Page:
Here’s a charming idea – a “create your own path” story stenciled on the sidewalks of San Francisco! Found via if:book.
September 9, 2007
The FBI has had to halt a data-mining project that overstepped even the generous boundaries of the PATRIOT Act. They were having telecoms suck in the records of people “once removed” from persons of interest. The trouble is, the old way of doing things was to start with a crime and some reason to think a person was involved. Now, mere association can make you a suspect in a crime that hasn’t happened.
As I read the Times coverage I kept mulling over the way that the Web has allowed communities to flourish, in a good way. We find out who likes reading the same kinds of books at Library Thing. We network with groups of friends we’ve only met online at Facebook. We let Google store our searches and read our mail so that we can trade that data for convenience – and so advertisers can find communities that might be interested in their products. No wonder the government wants in on the act.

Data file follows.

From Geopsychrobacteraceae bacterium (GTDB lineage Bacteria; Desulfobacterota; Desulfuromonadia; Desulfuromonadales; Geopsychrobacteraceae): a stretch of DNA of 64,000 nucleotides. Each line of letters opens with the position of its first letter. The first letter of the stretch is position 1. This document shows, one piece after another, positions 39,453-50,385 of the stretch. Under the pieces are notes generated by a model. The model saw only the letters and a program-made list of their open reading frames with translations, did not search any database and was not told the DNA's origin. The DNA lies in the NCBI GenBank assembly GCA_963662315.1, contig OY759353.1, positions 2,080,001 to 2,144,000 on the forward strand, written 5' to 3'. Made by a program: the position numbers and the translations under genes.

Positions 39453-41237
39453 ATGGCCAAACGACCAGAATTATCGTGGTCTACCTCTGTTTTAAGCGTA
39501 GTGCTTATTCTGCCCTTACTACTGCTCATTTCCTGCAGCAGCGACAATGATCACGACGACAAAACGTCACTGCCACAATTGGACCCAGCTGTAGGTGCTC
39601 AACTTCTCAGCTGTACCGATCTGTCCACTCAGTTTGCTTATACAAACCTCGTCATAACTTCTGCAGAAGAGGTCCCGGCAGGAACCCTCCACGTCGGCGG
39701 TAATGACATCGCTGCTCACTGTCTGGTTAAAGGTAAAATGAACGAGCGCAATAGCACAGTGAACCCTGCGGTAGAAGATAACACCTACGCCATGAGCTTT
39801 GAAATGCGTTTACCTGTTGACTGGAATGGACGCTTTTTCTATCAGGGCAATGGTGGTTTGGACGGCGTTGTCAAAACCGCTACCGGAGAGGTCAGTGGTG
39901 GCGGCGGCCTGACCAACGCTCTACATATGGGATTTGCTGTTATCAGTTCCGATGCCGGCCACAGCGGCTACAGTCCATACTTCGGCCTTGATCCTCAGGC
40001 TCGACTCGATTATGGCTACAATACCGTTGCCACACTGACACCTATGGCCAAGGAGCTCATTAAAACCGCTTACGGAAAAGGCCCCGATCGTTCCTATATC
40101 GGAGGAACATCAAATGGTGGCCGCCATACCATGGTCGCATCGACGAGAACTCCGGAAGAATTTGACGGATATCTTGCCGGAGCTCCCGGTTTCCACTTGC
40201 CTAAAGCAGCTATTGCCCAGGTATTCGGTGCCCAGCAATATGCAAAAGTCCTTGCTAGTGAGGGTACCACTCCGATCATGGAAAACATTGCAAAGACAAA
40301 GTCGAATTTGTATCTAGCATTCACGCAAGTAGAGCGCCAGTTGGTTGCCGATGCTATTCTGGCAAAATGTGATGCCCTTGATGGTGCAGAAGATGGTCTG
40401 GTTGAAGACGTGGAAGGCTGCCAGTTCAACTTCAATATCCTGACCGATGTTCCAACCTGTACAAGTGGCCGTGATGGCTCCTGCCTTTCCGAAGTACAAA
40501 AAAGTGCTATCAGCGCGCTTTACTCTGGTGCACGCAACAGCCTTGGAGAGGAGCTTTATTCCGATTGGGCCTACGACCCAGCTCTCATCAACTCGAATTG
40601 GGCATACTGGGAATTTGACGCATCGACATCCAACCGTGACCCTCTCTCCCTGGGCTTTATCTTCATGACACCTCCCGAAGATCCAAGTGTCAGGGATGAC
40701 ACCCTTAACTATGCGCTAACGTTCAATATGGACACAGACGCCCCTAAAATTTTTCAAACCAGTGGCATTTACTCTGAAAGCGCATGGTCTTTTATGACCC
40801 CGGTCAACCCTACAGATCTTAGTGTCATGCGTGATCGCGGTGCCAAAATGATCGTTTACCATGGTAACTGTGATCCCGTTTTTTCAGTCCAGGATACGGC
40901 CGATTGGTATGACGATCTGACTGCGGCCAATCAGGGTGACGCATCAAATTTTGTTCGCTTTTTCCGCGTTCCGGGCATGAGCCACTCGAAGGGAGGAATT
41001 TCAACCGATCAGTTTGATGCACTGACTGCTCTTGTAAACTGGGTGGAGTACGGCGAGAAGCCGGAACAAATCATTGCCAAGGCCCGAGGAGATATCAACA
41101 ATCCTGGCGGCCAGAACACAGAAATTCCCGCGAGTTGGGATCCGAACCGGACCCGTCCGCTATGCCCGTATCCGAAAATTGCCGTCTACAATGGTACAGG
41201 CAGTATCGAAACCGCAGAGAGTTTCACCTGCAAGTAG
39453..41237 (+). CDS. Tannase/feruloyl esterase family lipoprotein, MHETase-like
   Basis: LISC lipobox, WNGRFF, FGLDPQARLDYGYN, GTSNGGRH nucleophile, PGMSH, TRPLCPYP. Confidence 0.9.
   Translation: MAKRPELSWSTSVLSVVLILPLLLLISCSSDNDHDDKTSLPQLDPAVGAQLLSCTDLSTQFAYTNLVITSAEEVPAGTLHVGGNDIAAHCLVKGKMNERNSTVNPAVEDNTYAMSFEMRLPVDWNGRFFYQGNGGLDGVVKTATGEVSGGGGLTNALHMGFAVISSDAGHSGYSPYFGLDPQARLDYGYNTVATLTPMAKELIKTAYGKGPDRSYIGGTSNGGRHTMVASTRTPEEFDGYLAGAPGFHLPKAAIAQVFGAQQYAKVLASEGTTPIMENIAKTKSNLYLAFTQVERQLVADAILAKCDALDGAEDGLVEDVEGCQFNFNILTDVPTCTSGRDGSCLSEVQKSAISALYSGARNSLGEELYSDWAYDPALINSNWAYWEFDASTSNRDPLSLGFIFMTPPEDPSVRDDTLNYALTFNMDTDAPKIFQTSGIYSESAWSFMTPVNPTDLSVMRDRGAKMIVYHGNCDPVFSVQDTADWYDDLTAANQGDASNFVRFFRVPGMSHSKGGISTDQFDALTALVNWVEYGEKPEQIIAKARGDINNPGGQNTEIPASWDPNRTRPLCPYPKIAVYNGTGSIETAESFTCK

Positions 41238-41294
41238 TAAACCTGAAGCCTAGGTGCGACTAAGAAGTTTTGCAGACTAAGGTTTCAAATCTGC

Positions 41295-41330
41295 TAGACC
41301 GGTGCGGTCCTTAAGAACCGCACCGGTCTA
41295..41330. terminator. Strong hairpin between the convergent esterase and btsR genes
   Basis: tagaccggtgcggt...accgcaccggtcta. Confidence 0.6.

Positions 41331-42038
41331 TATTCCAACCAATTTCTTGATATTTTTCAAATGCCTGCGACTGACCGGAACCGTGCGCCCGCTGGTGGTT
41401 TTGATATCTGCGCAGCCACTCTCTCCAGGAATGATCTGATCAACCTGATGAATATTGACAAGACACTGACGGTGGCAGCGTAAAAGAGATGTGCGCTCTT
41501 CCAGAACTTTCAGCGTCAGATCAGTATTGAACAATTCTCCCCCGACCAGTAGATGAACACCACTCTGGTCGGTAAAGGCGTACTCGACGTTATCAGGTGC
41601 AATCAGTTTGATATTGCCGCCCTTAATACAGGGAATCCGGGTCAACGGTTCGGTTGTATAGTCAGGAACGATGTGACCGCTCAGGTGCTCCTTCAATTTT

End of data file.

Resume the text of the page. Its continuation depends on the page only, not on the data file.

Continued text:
And then I came to this section of the article:
Matt Blaze, a professor of computer and information science at the University of Pennsylvania and a former researcher for AT&T, said the telecommunications companies could have easily provided the F.B.I. with the type of network analysis data it was seeking because they themselves had developed it over many years, often using sophisticated software like a program called Analyst’s Notebook.
“This sort of analysis of calling patterns and who the communities of interests are is the sort of things telephone companies are doing anyway because it’s central to their businesses for marketing or optimizing the network or detecting fraud,” said Professor Blaze, who has worked with the F.B.I. on technology issues.
Such “analysis is extremely powerful and very revealing because you get these linkages between people that wouldn’t be otherwise clear, sometimes even more important than the content itself” of phone calls and e-mail messages, he said. “But it’s also very invasive. There’s always going to be a certain amount of noise,” with data collected on people who have no real links to suspicious activity, he said.